Also known as: Purple Crownvetch, Crownvetch

British Columbia pink wildflowers

Growing Information:

  • USDA Hardiness Zone: 3-9
  • Life Cycle: Perennial
  • Approximate Mature Size: 12-72 in (30-183 cm) tall
  • Bloom Time: Summer to Fall
  • Sun Exposure: Full Sun to Partial Shade

 

Even though the large, pink clover-like blooms of Crown Vetch are beautiful, this plant is invasive in North America. Native to Europe, Asia, and Africa, Crown Vetch was introduced locally to be used as a groundcover in controlling soil erosion.

 

This pink wildflower grows in British Columbia on sunny, sandy banks where it can push out less hardy plants.

 

If you plant Crown Vetch on your property, choose an isolated location far away from flower gardens. Don’t forget to control its growth so it doesn’t spread to other areas and invade native species and ecosystems.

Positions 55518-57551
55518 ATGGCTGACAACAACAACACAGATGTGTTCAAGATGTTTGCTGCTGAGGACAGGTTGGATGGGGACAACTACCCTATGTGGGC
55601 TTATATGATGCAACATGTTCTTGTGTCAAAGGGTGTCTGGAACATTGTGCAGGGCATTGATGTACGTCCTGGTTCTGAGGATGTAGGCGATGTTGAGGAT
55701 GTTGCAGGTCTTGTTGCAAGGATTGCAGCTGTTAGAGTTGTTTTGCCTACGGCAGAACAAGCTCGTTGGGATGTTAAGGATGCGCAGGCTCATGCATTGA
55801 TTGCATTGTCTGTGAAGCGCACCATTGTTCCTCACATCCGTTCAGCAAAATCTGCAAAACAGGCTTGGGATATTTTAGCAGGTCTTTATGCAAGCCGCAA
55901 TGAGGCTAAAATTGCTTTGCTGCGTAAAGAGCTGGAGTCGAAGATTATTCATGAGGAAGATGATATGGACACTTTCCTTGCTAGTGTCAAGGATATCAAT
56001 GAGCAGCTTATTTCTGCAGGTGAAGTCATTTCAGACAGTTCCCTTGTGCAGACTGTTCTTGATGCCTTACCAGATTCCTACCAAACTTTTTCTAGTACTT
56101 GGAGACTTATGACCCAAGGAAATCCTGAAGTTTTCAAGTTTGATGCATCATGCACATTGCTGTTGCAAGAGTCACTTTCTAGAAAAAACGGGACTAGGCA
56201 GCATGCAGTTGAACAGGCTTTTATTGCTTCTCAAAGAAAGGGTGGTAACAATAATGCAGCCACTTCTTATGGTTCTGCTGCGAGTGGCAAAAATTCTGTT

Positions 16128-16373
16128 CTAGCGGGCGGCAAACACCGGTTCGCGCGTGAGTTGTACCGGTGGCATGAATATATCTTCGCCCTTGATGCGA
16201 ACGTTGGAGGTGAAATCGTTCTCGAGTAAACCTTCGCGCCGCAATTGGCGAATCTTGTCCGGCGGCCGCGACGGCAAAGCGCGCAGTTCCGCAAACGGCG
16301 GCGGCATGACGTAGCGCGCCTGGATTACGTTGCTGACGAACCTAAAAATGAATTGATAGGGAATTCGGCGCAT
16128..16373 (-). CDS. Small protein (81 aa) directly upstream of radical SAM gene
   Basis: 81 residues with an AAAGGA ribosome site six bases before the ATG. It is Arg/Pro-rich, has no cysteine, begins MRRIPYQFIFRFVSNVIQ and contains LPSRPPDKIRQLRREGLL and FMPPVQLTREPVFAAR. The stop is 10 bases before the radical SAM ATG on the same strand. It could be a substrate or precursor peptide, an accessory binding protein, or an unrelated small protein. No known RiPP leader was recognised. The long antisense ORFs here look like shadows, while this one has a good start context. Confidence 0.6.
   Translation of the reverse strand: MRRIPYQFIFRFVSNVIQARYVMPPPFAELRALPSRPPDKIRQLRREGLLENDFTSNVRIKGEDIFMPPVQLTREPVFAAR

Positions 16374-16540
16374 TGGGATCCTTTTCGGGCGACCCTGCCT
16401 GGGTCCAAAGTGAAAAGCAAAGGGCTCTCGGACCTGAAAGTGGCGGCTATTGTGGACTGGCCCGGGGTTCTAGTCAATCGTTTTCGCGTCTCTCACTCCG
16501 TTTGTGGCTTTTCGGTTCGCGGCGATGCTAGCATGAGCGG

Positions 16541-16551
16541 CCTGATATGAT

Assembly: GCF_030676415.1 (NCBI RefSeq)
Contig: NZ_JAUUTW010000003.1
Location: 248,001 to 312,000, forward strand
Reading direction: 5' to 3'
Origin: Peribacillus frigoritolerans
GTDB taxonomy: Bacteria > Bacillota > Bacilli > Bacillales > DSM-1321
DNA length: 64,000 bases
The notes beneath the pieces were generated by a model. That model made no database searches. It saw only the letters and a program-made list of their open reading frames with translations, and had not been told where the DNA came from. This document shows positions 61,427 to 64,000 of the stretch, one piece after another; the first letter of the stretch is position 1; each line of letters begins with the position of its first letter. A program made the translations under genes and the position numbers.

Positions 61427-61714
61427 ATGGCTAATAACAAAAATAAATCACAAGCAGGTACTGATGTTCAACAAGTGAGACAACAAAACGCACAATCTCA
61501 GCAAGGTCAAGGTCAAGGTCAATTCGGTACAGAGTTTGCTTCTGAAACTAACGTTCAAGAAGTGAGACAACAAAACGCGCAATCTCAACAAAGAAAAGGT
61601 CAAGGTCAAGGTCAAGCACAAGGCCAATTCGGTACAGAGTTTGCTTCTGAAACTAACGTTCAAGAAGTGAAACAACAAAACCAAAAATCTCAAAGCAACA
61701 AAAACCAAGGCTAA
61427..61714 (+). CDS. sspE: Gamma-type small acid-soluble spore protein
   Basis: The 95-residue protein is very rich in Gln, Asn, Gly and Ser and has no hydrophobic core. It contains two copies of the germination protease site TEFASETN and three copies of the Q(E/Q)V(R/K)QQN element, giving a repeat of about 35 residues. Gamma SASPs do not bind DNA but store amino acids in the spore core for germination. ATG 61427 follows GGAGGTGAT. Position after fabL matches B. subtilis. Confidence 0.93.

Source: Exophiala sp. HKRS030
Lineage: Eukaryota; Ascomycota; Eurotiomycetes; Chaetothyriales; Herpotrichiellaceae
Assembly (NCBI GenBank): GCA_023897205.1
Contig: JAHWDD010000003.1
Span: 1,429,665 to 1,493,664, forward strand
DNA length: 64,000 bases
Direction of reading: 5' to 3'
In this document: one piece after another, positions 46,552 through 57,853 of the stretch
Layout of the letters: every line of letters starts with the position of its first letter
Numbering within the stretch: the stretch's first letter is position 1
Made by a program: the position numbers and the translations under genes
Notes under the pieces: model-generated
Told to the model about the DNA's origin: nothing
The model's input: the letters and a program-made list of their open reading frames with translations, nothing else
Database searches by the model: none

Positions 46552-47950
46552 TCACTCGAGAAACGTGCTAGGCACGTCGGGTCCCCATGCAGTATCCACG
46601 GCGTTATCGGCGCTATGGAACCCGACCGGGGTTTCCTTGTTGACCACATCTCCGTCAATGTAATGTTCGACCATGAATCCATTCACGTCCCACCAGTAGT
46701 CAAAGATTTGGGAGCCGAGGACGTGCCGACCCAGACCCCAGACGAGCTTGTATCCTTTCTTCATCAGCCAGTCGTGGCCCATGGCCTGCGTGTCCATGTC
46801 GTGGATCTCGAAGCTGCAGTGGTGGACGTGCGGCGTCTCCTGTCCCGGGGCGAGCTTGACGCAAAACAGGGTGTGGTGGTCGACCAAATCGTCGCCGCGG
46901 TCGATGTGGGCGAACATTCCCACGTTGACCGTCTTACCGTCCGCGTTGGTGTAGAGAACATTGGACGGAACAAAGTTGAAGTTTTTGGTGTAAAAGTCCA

#3. Fireweed

  • Chamerion angustifolium

Also known as: Willow Herb

Types of pink wildflowers in British Columbia

Growing Information:

  • USDA Hardiness Zone: 2-8
  • Life Cycle: Annual or Perennial
  • Approximate Mature Size: 18-120 in (46-305 cm) tall
  • Bloom Time: Late Spring and Summer
  • Sun Exposure: Full Sun to Partial Shade

 

True to its name, Fireweed is a resilient plant that will be the first to grow in clearings recently devastated by forest fires. In fact, Fireweed was seen growing throughout Washington State one year after Mount St. Helens erupted in 1980.